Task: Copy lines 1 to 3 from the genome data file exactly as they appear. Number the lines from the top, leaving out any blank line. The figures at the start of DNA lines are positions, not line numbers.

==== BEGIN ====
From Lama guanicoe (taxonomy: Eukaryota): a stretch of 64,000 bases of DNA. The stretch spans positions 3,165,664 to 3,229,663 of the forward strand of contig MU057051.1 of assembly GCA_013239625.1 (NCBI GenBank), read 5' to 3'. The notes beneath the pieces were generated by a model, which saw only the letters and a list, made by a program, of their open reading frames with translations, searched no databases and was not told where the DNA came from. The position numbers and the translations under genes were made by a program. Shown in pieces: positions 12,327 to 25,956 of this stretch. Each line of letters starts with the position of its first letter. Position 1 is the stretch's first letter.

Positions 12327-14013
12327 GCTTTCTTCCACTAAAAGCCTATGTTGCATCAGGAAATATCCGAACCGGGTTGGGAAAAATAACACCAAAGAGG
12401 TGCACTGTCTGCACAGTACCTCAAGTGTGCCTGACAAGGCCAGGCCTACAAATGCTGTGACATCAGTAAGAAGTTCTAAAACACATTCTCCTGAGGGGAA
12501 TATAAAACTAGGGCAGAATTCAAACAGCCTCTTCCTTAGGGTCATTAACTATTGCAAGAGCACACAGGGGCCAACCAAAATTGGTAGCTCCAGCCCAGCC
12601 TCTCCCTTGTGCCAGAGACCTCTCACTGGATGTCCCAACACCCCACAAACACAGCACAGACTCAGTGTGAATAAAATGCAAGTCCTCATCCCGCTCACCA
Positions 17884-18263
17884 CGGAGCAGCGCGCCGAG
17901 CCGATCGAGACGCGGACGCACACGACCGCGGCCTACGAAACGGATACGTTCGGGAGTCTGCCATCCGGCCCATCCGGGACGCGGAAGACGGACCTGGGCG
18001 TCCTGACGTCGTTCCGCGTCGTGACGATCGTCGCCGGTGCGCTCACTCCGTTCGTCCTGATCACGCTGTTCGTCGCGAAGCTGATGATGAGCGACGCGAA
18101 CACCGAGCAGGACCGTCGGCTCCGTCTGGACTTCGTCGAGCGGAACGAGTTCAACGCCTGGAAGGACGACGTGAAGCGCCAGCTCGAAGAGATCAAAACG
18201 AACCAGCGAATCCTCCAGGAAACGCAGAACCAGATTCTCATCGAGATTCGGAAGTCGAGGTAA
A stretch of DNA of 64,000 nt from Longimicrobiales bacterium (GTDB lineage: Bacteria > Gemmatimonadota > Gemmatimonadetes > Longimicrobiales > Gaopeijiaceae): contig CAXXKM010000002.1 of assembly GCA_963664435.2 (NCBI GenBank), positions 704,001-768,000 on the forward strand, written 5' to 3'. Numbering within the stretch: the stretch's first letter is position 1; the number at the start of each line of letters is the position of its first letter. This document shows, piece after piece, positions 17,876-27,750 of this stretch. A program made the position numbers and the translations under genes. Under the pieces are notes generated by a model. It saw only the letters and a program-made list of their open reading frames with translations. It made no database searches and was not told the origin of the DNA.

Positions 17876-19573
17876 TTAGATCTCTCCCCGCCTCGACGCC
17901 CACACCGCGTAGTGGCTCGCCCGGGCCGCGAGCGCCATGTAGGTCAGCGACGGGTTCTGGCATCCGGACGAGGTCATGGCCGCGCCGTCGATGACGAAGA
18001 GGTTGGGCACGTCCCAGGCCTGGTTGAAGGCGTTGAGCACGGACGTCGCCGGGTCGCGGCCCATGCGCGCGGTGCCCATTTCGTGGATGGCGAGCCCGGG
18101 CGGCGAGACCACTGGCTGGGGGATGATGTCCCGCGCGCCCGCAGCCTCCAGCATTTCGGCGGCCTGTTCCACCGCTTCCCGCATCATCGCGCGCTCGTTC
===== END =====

From Lama guanicoe (taxonomy: Eukaryota): a stretch of 64,000 bases of DNA. The stretch spans positions 3,165,664 to 3,229,663 of the forward strand of contig MU057051.1 of assembly GCA_013239625.1 (NCBI GenBank), read 5' to 3'. The notes beneath the pieces were generated by a model, which saw only the letters and a list, made by a program, of their open reading frames with translations, searched no databases and was not told where the DNA came from. The position numbers and the translations under genes were made by a program. Shown in pieces: positions 12,327 to 25,956 of this stretch. Each line of letters starts with the position of its first letter. Position 1 is the stretch's first letter.

Positions 12327-14013
12327 GCTTTCTTCCACTAAAAGCCTATGTTGCATCAGGAAATATCCGAACCGGGTTGGGAAAAATAACACCAAAGAGG